Only SUV in its class to offer seven seats, the BR-V gets familiar 1.5-litre petrol and diesel engines, and also offers an auto 'box option.
Honda today marked its entry into the popular small SUV and premium crossover segment in India with the introduction of the BR-V small SUV at a starting price of Rs 8.75 lakh for the base petrol E variant. The BR-V has four variants on offer —the base E, S, V and the top-spec VX – all of them available with the option of both petrol and diesel engines. A CVT automatic gearbox is also being offered on the V trim as an option.
The Honda BR-V top-spec petrol variant is priced at Rs 11.84 lakh. The base diesel is priced at Rs 9.90 lakh going upto Rs 12.90 lakh and the petrol automatic at Rs 11.99 lakh. (ex-showroom, Delhi).
First unveiled at the Indonesia International Auto Show last year, the BR-V or Bold Runabout Vehicle is based on the same platform as the Brio, Mobilio and Amaze to better manage costs. It goes up against established rivals such as the Renault Duster as well as the Maruti S-cross and the hugely popular Hyundai Creta.
The talking point for Honda’s small SUV is its ability to seat seven, just like the Mobilio, making it the only car in its class to offer a third row of seats.
With regards to the exterior, the BR-V features a bold, upright nose that carries Honda’s now trademark grille, a solid strip of chrome, sharp, angular headlights, a new wider air dam on the front bumper and two chrome-ringed fog lamps. Also lending the BR-V strong, SUV-like cues are the massive wheel arches, which can house wheels measuring up to 17 inches; the India-spec vehicle comes with 16-inch wheels.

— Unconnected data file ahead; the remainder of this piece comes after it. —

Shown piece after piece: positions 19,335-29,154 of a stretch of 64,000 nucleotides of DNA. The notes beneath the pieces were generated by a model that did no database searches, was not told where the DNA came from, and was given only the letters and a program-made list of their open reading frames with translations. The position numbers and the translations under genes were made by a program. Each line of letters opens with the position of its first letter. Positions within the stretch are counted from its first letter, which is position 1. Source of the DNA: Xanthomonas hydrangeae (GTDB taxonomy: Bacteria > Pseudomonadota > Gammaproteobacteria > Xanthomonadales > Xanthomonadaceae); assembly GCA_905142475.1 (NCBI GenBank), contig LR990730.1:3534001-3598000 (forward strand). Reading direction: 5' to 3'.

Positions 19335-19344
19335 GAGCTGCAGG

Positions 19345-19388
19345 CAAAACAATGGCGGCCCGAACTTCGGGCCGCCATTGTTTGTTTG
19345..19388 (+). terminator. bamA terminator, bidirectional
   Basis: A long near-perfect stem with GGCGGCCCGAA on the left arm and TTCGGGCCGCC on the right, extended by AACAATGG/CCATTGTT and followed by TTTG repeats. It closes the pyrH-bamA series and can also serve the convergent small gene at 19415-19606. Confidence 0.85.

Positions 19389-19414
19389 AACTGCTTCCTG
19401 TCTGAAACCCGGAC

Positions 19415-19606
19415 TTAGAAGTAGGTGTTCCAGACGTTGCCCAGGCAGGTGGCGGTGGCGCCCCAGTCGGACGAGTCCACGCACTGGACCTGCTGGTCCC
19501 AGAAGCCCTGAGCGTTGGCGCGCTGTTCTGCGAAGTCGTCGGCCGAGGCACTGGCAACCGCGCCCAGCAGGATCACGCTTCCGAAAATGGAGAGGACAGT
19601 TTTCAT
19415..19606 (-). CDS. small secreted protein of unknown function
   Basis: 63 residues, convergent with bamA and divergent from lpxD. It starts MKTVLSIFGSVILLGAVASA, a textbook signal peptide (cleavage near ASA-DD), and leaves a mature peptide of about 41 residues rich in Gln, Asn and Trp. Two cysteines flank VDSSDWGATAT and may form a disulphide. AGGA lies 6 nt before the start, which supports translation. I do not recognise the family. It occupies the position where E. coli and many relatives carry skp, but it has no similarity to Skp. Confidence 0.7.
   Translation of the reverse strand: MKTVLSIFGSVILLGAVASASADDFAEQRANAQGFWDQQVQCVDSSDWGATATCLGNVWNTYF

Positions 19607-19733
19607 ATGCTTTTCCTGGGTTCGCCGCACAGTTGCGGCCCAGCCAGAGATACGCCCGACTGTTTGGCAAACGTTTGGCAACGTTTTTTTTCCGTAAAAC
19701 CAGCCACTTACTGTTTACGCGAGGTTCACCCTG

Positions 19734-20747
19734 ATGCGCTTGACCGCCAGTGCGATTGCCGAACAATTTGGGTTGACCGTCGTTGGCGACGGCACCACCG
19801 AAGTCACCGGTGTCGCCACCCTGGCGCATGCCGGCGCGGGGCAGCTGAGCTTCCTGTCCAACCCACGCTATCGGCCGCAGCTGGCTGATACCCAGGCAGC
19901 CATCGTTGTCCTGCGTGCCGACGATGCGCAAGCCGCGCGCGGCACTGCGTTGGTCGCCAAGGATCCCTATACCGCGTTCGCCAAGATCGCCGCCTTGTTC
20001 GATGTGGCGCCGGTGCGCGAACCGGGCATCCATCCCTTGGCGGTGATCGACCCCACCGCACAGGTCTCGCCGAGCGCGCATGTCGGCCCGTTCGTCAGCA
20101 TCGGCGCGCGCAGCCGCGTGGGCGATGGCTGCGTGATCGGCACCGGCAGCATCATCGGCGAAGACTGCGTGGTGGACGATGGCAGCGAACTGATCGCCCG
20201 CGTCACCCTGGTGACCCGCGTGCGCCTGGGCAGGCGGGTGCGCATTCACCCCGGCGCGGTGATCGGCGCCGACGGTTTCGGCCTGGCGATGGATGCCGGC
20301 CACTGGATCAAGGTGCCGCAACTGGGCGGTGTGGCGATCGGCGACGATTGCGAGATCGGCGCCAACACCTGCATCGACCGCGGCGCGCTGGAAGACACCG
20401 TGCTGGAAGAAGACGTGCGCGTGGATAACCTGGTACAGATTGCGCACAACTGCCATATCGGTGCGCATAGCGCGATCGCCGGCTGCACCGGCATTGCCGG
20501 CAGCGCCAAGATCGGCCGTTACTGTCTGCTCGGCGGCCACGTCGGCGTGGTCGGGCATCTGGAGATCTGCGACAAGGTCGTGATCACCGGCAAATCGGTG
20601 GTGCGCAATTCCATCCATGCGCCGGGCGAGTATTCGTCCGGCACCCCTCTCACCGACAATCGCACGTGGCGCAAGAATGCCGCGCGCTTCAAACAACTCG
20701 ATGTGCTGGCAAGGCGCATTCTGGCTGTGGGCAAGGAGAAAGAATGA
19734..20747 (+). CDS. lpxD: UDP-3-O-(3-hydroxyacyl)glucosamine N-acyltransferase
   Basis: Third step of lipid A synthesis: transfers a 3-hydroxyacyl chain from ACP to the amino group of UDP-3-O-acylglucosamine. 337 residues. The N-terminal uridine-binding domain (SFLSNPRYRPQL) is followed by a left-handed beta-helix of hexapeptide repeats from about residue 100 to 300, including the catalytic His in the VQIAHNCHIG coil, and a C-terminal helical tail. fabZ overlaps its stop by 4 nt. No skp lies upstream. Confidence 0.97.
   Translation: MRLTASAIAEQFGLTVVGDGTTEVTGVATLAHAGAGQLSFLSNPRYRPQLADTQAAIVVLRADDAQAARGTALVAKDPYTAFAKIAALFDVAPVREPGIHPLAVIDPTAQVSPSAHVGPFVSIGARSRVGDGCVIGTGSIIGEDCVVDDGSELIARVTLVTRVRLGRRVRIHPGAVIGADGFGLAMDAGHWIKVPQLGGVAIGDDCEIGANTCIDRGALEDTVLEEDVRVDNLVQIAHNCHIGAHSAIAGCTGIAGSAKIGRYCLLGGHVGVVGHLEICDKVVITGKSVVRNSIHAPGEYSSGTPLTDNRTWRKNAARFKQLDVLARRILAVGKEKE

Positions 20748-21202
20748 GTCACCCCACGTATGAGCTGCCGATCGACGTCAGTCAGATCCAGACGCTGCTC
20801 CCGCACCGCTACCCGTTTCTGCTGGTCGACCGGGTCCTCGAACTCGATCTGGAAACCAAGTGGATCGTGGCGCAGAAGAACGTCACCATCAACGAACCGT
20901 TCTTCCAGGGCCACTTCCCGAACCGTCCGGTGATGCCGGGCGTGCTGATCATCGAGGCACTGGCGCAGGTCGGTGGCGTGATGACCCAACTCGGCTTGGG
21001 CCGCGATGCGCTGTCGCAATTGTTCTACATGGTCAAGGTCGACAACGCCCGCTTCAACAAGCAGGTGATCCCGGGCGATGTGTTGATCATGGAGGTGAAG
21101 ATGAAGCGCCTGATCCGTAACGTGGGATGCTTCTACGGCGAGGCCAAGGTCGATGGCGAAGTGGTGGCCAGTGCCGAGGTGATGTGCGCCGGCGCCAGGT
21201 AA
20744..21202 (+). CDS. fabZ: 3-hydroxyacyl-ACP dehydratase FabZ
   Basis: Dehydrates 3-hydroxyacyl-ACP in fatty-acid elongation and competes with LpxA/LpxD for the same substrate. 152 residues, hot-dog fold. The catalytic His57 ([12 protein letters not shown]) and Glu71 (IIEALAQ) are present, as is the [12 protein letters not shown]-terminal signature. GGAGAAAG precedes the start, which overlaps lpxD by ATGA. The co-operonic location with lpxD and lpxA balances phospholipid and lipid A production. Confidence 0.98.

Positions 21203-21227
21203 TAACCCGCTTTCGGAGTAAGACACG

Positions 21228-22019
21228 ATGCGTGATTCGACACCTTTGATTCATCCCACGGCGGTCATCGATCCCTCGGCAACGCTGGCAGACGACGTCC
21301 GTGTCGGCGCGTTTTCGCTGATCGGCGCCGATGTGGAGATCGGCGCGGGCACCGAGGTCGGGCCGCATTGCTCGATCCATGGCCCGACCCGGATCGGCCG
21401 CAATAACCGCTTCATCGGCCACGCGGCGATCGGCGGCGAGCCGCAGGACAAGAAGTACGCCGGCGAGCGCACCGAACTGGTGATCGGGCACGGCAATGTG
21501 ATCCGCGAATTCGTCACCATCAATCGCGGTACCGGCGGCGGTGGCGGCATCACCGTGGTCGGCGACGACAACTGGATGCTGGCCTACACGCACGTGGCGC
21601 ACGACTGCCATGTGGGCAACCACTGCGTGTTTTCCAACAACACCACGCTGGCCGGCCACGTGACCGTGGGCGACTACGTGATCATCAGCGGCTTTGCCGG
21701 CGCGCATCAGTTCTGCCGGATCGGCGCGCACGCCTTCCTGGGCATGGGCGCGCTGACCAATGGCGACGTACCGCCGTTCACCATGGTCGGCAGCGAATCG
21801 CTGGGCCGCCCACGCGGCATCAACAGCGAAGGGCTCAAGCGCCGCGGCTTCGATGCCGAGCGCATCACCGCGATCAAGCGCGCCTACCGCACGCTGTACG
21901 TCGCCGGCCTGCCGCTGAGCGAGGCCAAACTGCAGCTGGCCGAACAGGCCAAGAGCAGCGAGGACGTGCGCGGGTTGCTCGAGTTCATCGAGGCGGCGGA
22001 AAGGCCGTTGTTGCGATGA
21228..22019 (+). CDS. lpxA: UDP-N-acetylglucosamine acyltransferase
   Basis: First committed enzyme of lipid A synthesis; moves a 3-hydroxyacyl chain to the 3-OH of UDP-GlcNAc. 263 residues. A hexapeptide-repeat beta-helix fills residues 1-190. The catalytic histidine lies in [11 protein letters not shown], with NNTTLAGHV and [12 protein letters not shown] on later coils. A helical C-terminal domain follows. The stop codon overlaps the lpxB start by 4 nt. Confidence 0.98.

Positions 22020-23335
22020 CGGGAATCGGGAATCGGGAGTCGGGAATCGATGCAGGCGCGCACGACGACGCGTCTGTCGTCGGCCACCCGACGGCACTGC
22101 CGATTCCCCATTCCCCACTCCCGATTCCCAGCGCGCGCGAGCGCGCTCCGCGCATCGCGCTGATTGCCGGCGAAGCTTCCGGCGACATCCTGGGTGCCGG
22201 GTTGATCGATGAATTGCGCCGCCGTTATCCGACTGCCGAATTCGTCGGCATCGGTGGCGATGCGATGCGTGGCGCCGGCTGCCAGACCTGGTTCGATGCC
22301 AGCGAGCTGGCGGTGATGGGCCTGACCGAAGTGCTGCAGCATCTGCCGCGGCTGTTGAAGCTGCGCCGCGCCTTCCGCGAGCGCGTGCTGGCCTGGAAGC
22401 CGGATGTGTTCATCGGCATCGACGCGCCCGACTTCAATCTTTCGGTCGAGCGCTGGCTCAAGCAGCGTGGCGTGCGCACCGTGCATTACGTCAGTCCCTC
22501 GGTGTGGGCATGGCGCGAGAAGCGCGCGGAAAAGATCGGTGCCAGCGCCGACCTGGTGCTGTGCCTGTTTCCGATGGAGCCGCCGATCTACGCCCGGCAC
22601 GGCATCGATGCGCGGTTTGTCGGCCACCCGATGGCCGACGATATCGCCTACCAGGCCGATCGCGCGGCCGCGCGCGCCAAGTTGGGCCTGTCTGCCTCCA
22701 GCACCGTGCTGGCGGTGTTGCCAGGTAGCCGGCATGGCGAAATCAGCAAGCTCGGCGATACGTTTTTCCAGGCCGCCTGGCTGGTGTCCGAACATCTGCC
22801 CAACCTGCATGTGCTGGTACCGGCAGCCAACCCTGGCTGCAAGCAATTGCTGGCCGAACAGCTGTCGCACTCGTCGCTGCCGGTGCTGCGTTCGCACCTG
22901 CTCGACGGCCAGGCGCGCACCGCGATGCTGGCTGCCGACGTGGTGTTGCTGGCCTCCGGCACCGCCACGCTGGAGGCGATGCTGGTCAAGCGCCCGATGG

The BR-V also comes with 210mm of ground clearance, which would be welcome on our uneven roads. In the cabin, the small SUV is expected to be generous on space given Honda's clever packaging skills and the fact that it's the longest car in the segment, measuring up to 4,456mm.
In terms of features, the BR-V gets steering-mounted audio controls, driver’s seat height adjust, push-button start with keyless entry, 2 DIN audio player with Bluetooth, automatic climate control and leather seats and leather-wrapped steering wheel, gear knob and armrests based on trim levels. However, the BR-V does not get a touchscreen, which could be a disappointment to many buyers.
In terms of safety, the vehicle comes with dual front airbags as standard. ABS with EBD, however, is only available on mid-range and higher versions of the BR-V petrol, while they are standard on the diesel variants.
Under the hood, the BR-V is equipped with the familiar 1.5-litre petrol and diesel engines from the City and the Mobilio. The diesel engine continues to make 100hp and 200Nm, contrary to prior indications that the engine would be tuned for more power. The petrol motor is a 1.5-litre, i-VTEC petrol unit making 119hp and 145Nm. A six-speed manual gearbox is offered as standard on both petrol and diesel variants, while the petrol gets the additional option of a CVT gearbox. Interestingly, the petrol automatic variant is also equipped with steering-mounted paddle shifters, a class-first feature.
In terms of mileage, the diesel manual returns 21.9kpl, the petrol manual 15.4kpl and the petrol CVT 16kpl, according to ARAI ratings.
The BR-V will plug a vital gap in Honda’s portfolio and the carmaker is hoping to pull in buyers with this SUV’s roomy cabin and strong diesel engine. Although the vehicle has some design elements resembling the Mobilio which may not go down well with image-conscious Indian buyers, the fact that Honda will be the only carmaker to offer a seven-seater in the small SUV or crossover segment is sure to give it an edge over rivals.
Here is how the BR-V stacks up against its rivals in terms of prices: